Before the Rangers chose R.A. with the 18th pick in the nation, the Pirates, at No. 1, took Kris Benson and the Cardinals used the third pick on Braden Looper. They’d be teammates on the 2004-2005 Mets. (Rob Stratton, taken 13th by the Mets in the first round, never made it to the majors.)

7. What name did Gary Cohen assign the series in which R.A. Dickey won his first game as a New York Met as soon as that series was over?
The Goose Egg Sweep; the Phillies failed to score across 27 glorious innings between May 25 and May 27, 2010. Six of those innings were R.A.’s, making his Citi Field debut in the series opener.

8. R.A. Dickey pitched a minor league one-hitter that facilitated his getting called up to the Mets. Who got that one hit against him?
Fernando Perez of the Durham Bulls, who led off with a single on April 29, 2010. His last professional action, according to Baseball-Reference, came in 2011 for the same Mets’ Buffalo Triple-A club for which R.A. pitched the year before.

9. Who were the respective first and last batters R.A. Dickey struck out as a Met?
First: Cristian Guzman of the Nationals on May 19, 2010. Last:  Gorkys Hernandez of the Marlins on October 2, 2012.

10. What did you love most about R.A. Dickey’s tenure as a New York Met? (No correct answer — I’m just curious.)
Every Mets fan loved/loves R.A. in his or her own way…

Matthew: “After several dark years, he single-handedly brought my love of baseball back stronger than it had ever been. And that the love we Mets fans’ had for him — even in his now absence — ultimately came together and bore this fruit that pines for our former loves but understands that some birds aren’t meant to be caged.” (And then, as if angling for extra credit given my fondness for a particular prison-set movie, Matthew included this incredibly appropriate image and one word that explains it all: “Zihuatanejo”.)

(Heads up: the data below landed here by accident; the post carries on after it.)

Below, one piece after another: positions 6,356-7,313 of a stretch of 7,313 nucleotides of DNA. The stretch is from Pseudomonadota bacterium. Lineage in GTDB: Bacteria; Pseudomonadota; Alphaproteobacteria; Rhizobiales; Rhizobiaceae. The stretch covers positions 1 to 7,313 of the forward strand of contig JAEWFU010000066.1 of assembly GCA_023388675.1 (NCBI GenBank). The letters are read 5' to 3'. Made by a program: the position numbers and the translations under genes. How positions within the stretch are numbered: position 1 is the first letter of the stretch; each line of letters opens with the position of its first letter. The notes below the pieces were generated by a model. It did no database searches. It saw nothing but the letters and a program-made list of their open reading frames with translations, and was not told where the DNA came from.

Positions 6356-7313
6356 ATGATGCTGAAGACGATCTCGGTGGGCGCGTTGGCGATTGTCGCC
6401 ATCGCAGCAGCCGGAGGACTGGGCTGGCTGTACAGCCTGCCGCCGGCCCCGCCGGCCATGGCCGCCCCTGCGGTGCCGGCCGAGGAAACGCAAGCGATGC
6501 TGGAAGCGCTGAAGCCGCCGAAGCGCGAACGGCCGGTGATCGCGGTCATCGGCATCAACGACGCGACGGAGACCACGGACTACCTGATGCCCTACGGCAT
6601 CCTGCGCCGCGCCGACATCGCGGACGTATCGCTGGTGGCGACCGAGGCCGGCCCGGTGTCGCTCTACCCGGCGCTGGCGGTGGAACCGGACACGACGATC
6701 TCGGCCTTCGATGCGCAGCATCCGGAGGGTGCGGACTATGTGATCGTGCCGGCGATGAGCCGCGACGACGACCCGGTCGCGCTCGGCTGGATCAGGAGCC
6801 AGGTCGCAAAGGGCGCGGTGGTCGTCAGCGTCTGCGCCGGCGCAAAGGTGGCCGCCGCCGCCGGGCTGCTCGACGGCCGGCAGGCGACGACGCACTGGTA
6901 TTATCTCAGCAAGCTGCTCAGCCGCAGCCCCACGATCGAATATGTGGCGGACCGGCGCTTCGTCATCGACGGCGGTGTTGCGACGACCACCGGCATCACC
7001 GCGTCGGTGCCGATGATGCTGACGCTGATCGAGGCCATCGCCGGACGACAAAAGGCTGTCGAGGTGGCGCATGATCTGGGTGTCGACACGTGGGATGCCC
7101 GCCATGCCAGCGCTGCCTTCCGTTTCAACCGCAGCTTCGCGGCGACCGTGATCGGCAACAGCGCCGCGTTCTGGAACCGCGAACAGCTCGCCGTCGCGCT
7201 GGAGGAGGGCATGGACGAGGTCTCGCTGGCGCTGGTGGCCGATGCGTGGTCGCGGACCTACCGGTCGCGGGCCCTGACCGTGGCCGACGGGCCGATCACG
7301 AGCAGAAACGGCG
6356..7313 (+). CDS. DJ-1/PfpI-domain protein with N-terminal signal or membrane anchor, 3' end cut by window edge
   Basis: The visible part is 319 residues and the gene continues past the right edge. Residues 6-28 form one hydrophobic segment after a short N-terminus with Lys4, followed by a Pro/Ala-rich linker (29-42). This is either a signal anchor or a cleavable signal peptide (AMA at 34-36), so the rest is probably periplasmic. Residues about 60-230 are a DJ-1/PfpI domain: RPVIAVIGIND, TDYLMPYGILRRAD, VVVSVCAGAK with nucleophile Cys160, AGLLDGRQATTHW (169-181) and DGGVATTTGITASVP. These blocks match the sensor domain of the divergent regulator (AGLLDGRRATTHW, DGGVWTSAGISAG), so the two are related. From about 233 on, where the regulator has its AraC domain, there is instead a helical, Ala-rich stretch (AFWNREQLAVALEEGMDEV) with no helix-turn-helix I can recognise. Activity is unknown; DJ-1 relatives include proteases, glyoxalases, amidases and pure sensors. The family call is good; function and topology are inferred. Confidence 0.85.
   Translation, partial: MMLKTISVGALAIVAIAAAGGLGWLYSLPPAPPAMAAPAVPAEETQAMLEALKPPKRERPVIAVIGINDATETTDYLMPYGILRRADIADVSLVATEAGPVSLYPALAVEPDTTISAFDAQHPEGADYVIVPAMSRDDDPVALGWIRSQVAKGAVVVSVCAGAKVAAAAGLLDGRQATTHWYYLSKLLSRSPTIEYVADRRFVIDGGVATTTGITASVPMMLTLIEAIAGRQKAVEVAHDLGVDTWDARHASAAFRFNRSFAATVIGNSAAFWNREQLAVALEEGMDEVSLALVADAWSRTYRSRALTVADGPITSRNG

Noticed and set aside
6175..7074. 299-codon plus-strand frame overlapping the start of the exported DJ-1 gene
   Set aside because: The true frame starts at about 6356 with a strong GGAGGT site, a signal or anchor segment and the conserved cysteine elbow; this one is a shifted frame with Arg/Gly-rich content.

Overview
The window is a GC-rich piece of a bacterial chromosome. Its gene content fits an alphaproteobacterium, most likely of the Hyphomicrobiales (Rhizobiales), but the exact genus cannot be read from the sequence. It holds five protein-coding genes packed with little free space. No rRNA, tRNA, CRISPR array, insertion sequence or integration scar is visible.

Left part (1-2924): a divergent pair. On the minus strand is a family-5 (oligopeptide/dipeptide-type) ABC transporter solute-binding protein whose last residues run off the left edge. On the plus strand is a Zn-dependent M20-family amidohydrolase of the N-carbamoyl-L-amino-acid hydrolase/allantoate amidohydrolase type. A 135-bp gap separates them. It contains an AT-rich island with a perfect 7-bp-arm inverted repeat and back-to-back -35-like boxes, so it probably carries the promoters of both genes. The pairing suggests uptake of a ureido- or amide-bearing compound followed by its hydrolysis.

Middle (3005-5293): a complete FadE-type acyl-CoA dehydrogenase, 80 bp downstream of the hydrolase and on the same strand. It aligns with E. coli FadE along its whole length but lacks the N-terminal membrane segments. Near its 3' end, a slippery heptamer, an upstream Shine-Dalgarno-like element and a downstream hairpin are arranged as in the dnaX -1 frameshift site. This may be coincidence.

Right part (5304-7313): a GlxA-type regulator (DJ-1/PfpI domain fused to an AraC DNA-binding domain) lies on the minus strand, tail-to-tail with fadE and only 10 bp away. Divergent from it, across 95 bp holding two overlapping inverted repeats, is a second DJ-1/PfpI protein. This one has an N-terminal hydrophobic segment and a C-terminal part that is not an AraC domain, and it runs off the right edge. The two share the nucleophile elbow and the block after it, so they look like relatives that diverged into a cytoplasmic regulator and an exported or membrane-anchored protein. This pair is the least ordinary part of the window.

Kevin: “Can’t really put into words why I loved him so much, the emotions are too strong. Quick story on when I knew it was all-time Met love: I remember thinking when I went to see him for the first time in 2012, “this guy is really special, on and off the field,” and then I heard him come to the plate with the Game of Thrones theme playing, and I just quivered. Jocks aren’t supposed to love stories about, well, dungeons and dragons — only geeks like me are!”

Franco: “Humble, gamer, loved the team and the town.”

Thanks to each of our winners for sharing their Dickeyest thoughts. Thanks once more to MPI/Film Buff for promotional considerations. You can check out more about a terrific documentary/romance here; if you want to complete your Dickey libR.A.ry, the paperback edition of Wherever I Wind Up is now available as well.

And one more time before our no longer caged bird flies north to Toronto to start 2013, thanks R.A. Sometimes it’s hard to believe it was real, but it was.

1 comment to They Didn’t Knuckle Under

  • Dave Arbiter

    I was at the game in 2008 where Dickey beat the Mets, and I remember being OUTRAGED that the Mets lost to a guy named Dickey!